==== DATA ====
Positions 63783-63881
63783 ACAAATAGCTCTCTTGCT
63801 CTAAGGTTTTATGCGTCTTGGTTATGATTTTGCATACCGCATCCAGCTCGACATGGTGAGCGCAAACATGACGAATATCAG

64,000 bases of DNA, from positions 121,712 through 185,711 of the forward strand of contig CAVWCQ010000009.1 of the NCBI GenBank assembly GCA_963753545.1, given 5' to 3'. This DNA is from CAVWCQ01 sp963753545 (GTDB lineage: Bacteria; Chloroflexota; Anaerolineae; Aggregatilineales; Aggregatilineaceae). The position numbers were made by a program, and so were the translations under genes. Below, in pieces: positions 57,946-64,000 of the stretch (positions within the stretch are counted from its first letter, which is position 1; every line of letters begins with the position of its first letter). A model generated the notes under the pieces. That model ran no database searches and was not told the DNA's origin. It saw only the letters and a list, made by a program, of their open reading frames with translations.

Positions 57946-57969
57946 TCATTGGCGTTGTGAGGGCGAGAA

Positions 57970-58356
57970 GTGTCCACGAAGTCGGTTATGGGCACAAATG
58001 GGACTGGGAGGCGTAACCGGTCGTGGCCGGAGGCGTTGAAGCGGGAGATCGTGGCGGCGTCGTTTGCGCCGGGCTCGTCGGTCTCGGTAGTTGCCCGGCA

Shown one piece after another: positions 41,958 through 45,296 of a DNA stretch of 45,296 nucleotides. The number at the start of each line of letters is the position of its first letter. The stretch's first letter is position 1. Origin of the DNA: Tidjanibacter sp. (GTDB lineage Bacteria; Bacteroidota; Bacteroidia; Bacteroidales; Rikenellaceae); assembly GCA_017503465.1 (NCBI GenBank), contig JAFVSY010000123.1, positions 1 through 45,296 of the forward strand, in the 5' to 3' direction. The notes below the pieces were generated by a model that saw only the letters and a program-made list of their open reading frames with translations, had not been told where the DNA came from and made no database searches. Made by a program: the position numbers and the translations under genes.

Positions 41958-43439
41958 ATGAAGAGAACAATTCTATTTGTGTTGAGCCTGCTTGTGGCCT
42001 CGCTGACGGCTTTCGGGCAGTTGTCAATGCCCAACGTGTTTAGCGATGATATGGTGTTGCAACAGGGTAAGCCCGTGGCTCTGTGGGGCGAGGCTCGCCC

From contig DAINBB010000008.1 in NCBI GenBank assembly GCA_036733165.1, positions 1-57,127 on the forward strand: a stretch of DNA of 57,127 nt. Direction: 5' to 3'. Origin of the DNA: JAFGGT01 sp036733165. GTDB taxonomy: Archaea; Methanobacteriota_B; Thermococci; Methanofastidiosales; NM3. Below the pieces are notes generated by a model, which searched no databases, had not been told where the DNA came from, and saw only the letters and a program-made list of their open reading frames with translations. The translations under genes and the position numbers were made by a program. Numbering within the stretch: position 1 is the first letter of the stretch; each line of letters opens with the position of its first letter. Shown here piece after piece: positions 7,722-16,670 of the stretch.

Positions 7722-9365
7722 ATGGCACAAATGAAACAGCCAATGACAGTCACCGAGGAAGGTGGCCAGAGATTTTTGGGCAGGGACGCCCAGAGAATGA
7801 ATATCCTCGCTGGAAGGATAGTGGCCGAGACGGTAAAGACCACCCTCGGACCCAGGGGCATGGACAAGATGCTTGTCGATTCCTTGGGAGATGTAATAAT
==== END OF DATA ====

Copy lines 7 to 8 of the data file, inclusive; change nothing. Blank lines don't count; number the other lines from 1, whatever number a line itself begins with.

Positions 57970-58356
57970 GTGTCCACGAAGTCGGTTATGGGCACAAATG